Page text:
Home buyers engaging in conveyancing services are falling victim to cyber scammers who hack information from email accounts and use the information to pose as a purchaser’s conveyancer.
In one instance, a home buyer lost over $500,000.00 by conducting the conveyancing transaction through emails, without knowing she had transferred her life savings to a hacker who was posing as her conveyancer.
The hacker then instructs the home buyer to transfer the purchase money into a fraudulent trust bank account.
This leaves the transaction at risk and the home buyer in an uncertain position about getting her money back.
Conveyancing transactions involving the transfer of large sums of money are especially targeted by cyber criminals.
Email communications are particularly prone to being intercepted by hackers.
The hackers gain access to email accounts without any external sign of unauthorised access. The hackers wait and monitor email communications until funds are ready to be deposited to a nominated account, to intercept the email and alter the instructions of the transfer.
The danger is that the language in the email looks genuine and professional with good English.
Another attack was made on a Solicitor’s email account causing the Solicitor to deposit nearly $200,000.00 of sale proceeds to a hacker’s bank account. Enquiries made by the seller to the Solicitor were blocked on the email account. The hackers then responded to the seller’s queries using the Solicitor’s hacked email account.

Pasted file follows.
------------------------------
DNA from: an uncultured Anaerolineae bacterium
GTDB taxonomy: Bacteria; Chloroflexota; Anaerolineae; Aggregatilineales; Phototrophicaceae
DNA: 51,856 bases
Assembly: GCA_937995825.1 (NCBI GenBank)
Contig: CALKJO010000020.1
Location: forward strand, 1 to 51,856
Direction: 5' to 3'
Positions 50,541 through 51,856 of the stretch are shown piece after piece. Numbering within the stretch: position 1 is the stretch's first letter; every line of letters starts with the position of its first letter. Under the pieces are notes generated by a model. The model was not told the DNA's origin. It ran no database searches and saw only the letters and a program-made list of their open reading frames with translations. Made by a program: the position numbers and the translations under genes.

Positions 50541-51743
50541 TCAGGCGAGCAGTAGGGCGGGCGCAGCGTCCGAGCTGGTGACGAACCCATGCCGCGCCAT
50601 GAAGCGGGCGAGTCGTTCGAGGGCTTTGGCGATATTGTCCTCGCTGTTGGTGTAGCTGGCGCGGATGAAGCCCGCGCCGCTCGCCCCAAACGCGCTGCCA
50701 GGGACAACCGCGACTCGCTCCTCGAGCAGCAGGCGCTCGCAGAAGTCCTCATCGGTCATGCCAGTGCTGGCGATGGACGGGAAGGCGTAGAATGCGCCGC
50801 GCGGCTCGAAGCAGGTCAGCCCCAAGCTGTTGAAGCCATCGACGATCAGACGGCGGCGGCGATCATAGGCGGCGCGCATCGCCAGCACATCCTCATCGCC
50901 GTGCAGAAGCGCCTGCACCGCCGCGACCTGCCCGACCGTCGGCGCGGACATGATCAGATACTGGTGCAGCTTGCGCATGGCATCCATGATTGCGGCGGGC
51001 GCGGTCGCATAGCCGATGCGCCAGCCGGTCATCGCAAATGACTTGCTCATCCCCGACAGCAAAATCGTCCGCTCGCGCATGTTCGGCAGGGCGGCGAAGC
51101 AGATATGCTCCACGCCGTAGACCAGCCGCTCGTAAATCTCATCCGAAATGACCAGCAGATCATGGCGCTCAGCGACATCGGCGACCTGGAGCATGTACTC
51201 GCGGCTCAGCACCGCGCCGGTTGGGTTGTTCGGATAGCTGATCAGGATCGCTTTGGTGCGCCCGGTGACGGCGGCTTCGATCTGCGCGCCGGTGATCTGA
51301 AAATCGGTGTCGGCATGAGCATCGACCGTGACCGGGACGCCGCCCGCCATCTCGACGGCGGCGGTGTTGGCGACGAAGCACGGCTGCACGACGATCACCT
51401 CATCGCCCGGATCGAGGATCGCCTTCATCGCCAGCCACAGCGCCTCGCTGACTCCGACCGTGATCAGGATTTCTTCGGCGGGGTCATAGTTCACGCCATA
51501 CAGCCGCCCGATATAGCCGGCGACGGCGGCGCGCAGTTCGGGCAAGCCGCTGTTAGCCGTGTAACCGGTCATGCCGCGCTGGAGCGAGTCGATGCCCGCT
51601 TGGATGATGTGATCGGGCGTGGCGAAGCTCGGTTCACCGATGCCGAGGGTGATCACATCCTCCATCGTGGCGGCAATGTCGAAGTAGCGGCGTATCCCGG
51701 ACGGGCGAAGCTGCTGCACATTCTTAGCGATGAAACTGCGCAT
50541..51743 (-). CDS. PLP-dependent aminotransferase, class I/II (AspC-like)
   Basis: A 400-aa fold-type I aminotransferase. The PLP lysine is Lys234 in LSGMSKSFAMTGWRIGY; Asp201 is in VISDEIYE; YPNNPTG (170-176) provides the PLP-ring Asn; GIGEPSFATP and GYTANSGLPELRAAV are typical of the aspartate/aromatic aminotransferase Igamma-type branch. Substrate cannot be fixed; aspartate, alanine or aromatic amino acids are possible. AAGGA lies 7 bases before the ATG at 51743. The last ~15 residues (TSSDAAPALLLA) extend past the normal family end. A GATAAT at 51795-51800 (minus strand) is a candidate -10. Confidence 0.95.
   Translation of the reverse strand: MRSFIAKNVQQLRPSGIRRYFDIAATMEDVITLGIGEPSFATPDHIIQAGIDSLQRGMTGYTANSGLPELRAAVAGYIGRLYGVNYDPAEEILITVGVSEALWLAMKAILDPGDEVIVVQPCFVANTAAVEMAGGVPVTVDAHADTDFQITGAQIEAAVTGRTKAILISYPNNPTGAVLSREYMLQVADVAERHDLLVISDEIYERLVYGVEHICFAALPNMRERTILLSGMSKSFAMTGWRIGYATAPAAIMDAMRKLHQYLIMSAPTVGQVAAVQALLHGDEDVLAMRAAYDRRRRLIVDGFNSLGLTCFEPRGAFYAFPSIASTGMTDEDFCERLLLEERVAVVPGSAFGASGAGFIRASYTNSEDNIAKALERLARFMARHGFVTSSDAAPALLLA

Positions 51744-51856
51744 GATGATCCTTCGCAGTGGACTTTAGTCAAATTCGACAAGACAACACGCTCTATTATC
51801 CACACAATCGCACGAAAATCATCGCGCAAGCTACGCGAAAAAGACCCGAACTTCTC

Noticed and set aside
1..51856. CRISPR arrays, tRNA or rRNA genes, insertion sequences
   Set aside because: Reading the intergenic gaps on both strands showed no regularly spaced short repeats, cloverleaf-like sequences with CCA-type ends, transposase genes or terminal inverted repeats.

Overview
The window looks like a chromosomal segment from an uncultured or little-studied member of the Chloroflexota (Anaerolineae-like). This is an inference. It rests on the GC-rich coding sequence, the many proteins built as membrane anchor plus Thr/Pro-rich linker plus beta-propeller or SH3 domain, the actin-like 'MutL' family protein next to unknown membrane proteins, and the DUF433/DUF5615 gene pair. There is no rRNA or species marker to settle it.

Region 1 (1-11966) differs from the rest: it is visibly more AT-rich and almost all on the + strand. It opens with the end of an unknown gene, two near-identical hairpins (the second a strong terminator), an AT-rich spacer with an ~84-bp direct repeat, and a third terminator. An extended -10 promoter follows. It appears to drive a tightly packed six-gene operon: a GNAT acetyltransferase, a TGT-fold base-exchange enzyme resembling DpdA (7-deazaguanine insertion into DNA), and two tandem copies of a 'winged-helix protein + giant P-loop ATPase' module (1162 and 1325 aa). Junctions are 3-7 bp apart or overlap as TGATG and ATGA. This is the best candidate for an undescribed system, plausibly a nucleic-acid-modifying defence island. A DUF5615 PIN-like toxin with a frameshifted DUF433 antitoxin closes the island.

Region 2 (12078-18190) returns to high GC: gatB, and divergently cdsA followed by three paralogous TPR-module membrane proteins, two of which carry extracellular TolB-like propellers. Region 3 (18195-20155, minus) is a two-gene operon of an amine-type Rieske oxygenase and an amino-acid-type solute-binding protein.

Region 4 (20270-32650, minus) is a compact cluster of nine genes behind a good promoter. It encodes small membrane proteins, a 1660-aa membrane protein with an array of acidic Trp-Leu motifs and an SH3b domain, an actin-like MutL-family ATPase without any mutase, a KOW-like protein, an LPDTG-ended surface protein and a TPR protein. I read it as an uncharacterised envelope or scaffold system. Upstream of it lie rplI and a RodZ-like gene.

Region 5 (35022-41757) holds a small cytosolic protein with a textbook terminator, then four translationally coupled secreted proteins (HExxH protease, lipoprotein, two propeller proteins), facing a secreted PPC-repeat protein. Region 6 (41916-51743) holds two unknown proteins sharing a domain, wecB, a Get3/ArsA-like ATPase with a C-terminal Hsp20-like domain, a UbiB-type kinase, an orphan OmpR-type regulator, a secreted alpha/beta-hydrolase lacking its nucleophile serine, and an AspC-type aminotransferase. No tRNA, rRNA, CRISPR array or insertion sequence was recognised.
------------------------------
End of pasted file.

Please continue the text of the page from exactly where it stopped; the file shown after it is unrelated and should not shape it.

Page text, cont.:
Clients and law firms both need to be more vigilant and aware of the risks of cyber-attacks. A more proactive approach needs to be taken to check that an email did did come from the person who is stated to have sent the email.
You may minimise the risk of a cyber-attack by avoiding the communication of bank account details through email. This is not always possible in a highly digitised world.
One way to check the authenticity of an email requesting you to transfer money is to telephone the party who sent the email to confirm the details of the communication and to verify the BSB and account number verbally.
Remember not to act immediately on an email requesting you to transfer money, before having the opportunity to confirm the details of the communication by telephone or in person. It is also recommended to always follow good password protection practices for all your online accounts.
Tony Kim is an Associate Solicitor in our commercial & property law team. He has practiced law in various environments – rural, urban, domestic and international – which enables him to provide practical and result-oriented advice. Co-author, Michelle Xiao, is a Law Graduate undertaking work across an extensive range of legal practice areas. If you have a query or require assistance, contact Stephens & Tozer today.
21 October 2019